Update on ARRA projects

by Kristen Wright, senior editor

Three and a half years after President Barack Obama announced the American Recovery and Reinvestment Act (ARRA) smart grid projects, where do the projects stand?

The two largest of the ARRA initiatives are the Smart Grid Investment Grants (SGIGs) and the Smart Grid Demonstration Projects. ARRA also provides $100 million for work force training, and there is a standards interoperability and cybersecurity program, as well.

ARRA stipulated that the $3.4 billion in SGIGs would be matched by industry funding for a total public-private investment worth some $8 billion. Since then, the Department of Energy (DOE) used a merit”based, competitive process to select and fund 99 projects that are deploying smart grid technologies and systems across the power grid from transmission systems to end”use customers in every state but Alaska, plus Washington, D.C., the Virgin Islands and Guam.

The SGIG projects launched in 2010 and are expected to complete equipment installations by 2014. Data analysis and reporting will be complete in 2015.

Joseph Paladino, a senior advisor at the DOE, gave a status update of the SGIG projects during the fourth annual Electric Light & Power Executive Conference in January. He said that as of September, the electric transmission systems projects, which include networked phasor measurement units (PMUs), line monitors and communication networks, had installed 541 of 800 networked PMUs–more than four times the number of networked PMUs that were installed in the U.S. before the SGIGs.

For the same period, electric distribution systems projects, which include automated sensors and controls for switches, capacitors and transformers, had installed 6,544 of some 7,500 automated switches and 10,336 of some 18,500 automated capacitors, Paladino said.

And advanced metering infrastructure (AMI) projects, which include smart meters, communications systems and meter data management systems, and customer systems projects, which include in-home displays (IHDs), programmable communicating thermostats (PCTs), Web portals and time-based rate programs, had installed 12 million of 15.5 million residential and commercial smart meters, which will more than double the number of smart meters installed before the program.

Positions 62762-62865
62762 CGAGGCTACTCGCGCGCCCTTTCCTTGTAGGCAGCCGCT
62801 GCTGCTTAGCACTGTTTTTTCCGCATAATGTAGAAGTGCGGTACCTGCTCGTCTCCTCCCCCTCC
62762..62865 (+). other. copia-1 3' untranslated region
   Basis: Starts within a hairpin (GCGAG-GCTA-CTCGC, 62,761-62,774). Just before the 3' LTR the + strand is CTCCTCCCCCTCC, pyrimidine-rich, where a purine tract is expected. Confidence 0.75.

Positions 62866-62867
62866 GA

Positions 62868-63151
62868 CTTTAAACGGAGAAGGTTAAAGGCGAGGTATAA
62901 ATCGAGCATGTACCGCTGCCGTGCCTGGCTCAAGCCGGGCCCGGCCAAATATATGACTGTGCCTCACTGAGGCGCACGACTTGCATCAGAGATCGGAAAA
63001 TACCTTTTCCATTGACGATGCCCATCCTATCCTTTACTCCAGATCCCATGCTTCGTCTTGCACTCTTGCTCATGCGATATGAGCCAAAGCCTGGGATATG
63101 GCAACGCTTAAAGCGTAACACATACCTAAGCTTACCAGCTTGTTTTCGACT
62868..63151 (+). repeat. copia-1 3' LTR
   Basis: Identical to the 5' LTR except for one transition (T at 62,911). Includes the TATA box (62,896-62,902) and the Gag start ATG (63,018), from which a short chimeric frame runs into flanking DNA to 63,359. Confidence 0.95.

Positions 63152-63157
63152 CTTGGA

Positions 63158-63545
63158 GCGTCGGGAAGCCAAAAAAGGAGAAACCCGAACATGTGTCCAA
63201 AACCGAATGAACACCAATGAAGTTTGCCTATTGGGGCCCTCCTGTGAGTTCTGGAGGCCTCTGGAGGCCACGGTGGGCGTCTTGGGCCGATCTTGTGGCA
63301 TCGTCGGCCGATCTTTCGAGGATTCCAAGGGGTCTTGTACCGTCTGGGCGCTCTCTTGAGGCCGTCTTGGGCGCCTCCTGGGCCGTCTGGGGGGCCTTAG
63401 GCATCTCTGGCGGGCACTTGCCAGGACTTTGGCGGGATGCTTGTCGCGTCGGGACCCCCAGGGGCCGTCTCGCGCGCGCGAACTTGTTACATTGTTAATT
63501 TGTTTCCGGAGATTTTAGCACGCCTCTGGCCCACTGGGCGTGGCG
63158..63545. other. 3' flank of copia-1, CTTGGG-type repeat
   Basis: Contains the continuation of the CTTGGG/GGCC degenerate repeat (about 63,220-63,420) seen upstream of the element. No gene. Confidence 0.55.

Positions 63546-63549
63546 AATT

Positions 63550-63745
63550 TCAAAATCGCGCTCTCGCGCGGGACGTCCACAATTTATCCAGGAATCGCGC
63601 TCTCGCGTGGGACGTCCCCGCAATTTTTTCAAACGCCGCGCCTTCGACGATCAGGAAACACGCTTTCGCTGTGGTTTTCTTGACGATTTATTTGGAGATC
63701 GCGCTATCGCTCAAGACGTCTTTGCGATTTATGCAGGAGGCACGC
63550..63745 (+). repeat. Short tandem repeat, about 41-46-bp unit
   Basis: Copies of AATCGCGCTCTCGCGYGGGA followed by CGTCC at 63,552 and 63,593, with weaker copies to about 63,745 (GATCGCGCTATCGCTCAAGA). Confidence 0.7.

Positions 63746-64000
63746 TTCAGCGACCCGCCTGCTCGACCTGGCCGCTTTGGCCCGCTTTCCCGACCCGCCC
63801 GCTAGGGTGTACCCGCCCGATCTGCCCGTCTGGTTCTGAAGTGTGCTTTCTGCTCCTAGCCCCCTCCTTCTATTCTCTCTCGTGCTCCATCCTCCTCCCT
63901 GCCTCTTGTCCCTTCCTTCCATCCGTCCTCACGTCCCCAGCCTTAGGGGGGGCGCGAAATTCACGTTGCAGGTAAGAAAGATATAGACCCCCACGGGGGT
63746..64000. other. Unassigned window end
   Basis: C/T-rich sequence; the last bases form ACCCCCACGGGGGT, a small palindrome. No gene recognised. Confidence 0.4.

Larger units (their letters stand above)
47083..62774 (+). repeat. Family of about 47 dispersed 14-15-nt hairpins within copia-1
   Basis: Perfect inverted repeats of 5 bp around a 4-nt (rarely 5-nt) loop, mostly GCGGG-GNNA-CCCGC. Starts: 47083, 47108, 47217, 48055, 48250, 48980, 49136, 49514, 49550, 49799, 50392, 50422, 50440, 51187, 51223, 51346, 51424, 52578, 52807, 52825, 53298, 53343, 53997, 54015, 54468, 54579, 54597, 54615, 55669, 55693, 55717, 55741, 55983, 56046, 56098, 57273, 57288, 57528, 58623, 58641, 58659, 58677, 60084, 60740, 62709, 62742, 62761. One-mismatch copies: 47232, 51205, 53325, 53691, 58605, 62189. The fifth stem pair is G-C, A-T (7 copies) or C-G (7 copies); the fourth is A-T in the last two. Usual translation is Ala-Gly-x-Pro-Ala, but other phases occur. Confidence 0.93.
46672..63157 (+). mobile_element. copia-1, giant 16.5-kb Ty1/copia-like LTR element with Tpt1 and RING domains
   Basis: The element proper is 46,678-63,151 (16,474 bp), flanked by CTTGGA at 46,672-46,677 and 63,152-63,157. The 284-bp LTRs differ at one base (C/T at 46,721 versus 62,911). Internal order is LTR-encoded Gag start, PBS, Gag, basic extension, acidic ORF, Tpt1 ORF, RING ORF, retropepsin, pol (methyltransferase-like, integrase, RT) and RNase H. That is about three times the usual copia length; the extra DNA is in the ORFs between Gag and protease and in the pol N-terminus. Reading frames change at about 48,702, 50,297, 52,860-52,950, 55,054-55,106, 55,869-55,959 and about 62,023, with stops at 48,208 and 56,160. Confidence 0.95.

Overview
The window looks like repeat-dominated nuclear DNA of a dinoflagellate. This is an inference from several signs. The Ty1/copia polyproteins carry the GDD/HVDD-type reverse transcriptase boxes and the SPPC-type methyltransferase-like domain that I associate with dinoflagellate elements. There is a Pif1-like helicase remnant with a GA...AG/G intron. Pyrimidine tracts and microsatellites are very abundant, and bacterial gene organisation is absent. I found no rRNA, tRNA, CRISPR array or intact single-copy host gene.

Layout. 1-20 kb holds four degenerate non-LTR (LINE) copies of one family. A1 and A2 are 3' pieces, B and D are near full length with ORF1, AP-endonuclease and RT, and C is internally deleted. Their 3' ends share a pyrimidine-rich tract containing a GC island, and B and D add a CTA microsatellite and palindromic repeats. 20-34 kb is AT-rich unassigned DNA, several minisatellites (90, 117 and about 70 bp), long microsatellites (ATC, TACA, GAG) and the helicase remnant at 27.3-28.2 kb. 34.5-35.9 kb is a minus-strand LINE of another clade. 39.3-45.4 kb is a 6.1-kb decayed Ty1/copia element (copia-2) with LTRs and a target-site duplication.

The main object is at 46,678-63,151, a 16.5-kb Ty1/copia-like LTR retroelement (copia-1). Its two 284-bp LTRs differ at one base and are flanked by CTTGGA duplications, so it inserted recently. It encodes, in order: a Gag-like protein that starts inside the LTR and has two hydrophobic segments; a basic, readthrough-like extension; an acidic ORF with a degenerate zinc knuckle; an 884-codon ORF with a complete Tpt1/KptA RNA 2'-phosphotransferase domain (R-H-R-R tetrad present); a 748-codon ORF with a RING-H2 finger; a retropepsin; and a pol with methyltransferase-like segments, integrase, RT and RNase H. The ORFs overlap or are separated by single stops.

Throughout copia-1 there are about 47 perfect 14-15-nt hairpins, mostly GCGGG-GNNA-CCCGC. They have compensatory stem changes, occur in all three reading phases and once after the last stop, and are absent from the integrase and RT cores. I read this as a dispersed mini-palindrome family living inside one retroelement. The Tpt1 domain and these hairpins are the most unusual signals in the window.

Among the SGIG projects, 62 are offering pricing and customer systems, mostly at pilot scales.

Of those, 56 are offering Web portals, and 46 are offering direct load control, PCTs and or IHDs; and 32 are offering pricing such as time of use, critical-peak pricing, critical-peak rebate or variable-peak pricing.

Sixty-three SGIG projects that are deploying AMI expect to see operational efficiency improvements derived from smart meter features such as remote meter reading, remote service connections and disconnections, tamper detection and notification, outage detection and notification, and voltage and power-quality monitoring, Paladino said.

Results observed in 15 projects are linked to automation of metering service tasks, as well as reductions in labor hours and trucks rolls, he said. Those include a 17 to 77 percent reduction in meter operations cost and a 12 to 59 percent reduction in vehicle miles.

In addition, 48 SGIG projects are applying distribution automation technologies to improve reliability. Forty-two are deploying automated feeder switches that enable fault location, isolation and service restoration functions. Twenty-six projects are applying distribution management systems. Thirty-six are implementing AMI outage notification. And 22 are deploying equipment health sensors, he said.

Twenty-five SGIG projects are deploying advanced VVD, Paladino said. Of those, 11 are applying conservation voltage reduction (CVR) to reduce peak load. He said one utility had up to a 200-MW reduction over hundreds of circuits. Seven projects are using CVR to reduce energy consumption. And there is a multitude of equipment integration and control schemes, of which many projects are applying distributed management systems and some are using smart meter data.

Investments in synchorphasor technology are being made by 12 projects, including the Midwest Independent System Operator (MISO), Paladino said. MISO installed 161 synchrophasor measurement devices that are operating along the 50,000-mile interconnected system in MISO’s 11-state region, he said.

More information about ARRA smart grid projects may be found at http://smartgrid.gov.

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The Clarion Energy Content Team is made up of editors from various publications, including POWERGRID International, Power Engineering, Renewable Energy World, Hydro Review, Smart Energy International, and Power Engineering International. Contact the content lead for this publication at Jennifer.Runyon@ClarionEvents.com.

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